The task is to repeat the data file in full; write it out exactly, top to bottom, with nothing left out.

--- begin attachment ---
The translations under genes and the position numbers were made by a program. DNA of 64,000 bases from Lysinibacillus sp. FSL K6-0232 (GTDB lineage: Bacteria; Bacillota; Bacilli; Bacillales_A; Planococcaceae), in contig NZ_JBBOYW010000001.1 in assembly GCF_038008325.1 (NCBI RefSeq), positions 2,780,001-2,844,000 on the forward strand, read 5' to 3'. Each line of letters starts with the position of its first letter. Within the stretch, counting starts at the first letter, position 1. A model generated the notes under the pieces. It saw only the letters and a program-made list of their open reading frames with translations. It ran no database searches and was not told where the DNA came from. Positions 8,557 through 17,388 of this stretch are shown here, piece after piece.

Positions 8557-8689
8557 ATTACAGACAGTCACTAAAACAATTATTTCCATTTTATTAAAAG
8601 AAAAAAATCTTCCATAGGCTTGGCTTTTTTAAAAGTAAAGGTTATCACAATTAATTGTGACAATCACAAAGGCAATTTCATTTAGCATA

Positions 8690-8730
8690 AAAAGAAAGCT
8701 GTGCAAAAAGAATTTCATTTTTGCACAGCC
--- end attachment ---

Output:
The translations under genes and the position numbers were made by a program. DNA of 64,000 bases from Lysinibacillus sp. FSL K6-0232 (GTDB lineage: Bacteria; Bacillota; Bacilli; Bacillales_A; Planococcaceae), in contig NZ_JBBOYW010000001.1 in assembly GCF_038008325.1 (NCBI RefSeq), positions 2,780,001-2,844,000 on the forward strand, read 5' to 3'. Each line of letters starts with the position of its first letter. Within the stretch, counting starts at the first letter, position 1. A model generated the notes under the pieces. It saw only the letters and a program-made list of their open reading frames with translations. It ran no database searches and was not told where the DNA came from. Positions 8,557 through 17,388 of this stretch are shown here, piece after piece.

Positions 8557-8689
8557 ATTACAGACAGTCACTAAAACAATTATTTCCATTTTATTAAAAG
8601 AAAAAAATCTTCCATAGGCTTGGCTTTTTTAAAAGTAAAGGTTATCACAATTAATTGTGACAATCACAAAGGCAATTTCATTTAGCATA

Positions 8690-8730
8690 AAAAGAAAGCT
8701 GTGCAAAAAGAATTTCATTTTTGCACAGCC